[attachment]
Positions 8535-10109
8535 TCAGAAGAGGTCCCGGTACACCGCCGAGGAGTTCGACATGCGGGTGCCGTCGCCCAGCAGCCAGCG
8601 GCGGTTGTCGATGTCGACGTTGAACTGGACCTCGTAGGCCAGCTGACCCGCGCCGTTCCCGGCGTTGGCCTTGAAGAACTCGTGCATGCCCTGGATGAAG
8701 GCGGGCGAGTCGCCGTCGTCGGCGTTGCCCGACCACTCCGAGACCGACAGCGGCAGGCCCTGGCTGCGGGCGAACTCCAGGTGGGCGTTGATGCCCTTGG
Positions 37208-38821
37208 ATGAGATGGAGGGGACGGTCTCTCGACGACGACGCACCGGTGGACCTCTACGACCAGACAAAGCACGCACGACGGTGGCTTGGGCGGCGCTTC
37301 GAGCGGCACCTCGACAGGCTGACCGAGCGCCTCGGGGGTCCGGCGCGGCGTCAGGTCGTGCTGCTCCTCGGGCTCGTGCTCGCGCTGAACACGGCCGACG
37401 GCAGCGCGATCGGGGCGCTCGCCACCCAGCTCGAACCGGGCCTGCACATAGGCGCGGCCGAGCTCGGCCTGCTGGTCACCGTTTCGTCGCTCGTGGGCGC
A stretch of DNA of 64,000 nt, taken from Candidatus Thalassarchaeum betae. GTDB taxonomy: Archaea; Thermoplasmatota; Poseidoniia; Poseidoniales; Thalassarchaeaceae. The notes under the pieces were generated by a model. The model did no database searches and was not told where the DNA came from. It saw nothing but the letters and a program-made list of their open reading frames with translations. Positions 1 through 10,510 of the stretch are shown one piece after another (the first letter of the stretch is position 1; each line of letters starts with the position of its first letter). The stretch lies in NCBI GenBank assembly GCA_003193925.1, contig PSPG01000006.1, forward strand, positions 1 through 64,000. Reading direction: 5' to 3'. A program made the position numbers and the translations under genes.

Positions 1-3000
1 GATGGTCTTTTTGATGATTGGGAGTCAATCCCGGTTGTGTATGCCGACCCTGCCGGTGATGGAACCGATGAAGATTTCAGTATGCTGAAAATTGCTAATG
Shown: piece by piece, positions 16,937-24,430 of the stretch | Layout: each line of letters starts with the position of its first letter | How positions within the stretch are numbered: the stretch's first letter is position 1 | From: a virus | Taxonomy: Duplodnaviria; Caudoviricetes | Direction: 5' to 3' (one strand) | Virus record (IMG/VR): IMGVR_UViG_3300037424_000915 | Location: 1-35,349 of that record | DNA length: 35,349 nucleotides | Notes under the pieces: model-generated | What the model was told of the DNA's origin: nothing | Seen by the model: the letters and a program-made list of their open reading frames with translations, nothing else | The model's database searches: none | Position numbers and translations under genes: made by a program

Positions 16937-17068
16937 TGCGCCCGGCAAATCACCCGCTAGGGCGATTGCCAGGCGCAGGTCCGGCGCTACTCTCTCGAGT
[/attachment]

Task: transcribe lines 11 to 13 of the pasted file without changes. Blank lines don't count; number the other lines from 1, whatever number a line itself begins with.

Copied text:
1 GATGGTCTTTTTGATGATTGGGAGTCAATCCCGGTTGTGTATGCCGACCCTGCCGGTGATGGAACCGATGAAGATTTCAGTATGCTGAAAATTGCTAATG
Shown: piece by piece, positions 16,937-24,430 of the stretch | Layout: each line of letters starts with the position of its first letter | How positions within the stretch are numbered: the stretch's first letter is position 1 | From: a virus | Taxonomy: Duplodnaviria; Caudoviricetes | Direction: 5' to 3' (one strand) | Virus record (IMG/VR): IMGVR_UViG_3300037424_000915 | Location: 1-35,349 of that record | DNA length: 35,349 nucleotides | Notes under the pieces: model-generated | What the model was told of the DNA's origin: nothing | Seen by the model: the letters and a program-made list of their open reading frames with translations, nothing else | The model's database searches: none | Position numbers and translations under genes: made by a program

Positions 16937-17068